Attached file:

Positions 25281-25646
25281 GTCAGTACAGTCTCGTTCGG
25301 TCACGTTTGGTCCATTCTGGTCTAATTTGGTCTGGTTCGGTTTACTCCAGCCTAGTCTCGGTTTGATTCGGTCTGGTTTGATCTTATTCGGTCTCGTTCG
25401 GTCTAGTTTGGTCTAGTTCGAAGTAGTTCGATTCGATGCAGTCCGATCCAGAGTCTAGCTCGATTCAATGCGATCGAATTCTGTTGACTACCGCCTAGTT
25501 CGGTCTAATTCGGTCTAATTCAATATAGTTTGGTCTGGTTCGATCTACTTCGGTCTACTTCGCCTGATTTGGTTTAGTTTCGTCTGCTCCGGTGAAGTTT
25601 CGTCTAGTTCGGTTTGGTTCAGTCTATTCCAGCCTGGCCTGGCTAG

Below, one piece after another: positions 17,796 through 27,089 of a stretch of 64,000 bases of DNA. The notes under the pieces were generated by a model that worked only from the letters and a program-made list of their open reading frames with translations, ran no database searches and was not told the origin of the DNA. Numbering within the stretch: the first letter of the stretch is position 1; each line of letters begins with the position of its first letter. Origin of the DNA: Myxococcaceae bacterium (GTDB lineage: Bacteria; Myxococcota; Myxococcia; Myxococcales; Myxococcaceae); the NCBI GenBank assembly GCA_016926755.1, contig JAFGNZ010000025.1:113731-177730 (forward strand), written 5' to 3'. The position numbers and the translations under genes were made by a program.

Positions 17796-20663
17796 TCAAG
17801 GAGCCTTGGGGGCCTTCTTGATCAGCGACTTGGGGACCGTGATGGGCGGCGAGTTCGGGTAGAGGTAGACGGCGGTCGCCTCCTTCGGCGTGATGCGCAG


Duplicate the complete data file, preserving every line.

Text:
Positions 25281-25646
25281 GTCAGTACAGTCTCGTTCGG
25301 TCACGTTTGGTCCATTCTGGTCTAATTTGGTCTGGTTCGGTTTACTCCAGCCTAGTCTCGGTTTGATTCGGTCTGGTTTGATCTTATTCGGTCTCGTTCG
25401 GTCTAGTTTGGTCTAGTTCGAAGTAGTTCGATTCGATGCAGTCCGATCCAGAGTCTAGCTCGATTCAATGCGATCGAATTCTGTTGACTACCGCCTAGTT
25501 CGGTCTAATTCGGTCTAATTCAATATAGTTTGGTCTGGTTCGATCTACTTCGGTCTACTTCGCCTGATTTGGTTTAGTTTCGTCTGCTCCGGTGAAGTTT
25601 CGTCTAGTTCGGTTTGGTTCAGTCTATTCCAGCCTGGCCTGGCTAG

Below, one piece after another: positions 17,796 through 27,089 of a stretch of 64,000 bases of DNA. The notes under the pieces were generated by a model that worked only from the letters and a program-made list of their open reading frames with translations, ran no database searches and was not told the origin of the DNA. Numbering within the stretch: the first letter of the stretch is position 1; each line of letters begins with the position of its first letter. Origin of the DNA: Myxococcaceae bacterium (GTDB lineage: Bacteria; Myxococcota; Myxococcia; Myxococcales; Myxococcaceae); the NCBI GenBank assembly GCA_016926755.1, contig JAFGNZ010000025.1:113731-177730 (forward strand), written 5' to 3'. The position numbers and the translations under genes were made by a program.

Positions 17796-20663
17796 TCAAG
17801 GAGCCTTGGGGGCCTTCTTGATCAGCGACTTGGGGACCGTGATGGGCGGCGAGTTCGGGTAGAGGTAGACGGCGGTCGCCTCCTTCGGCGTGATGCGCAG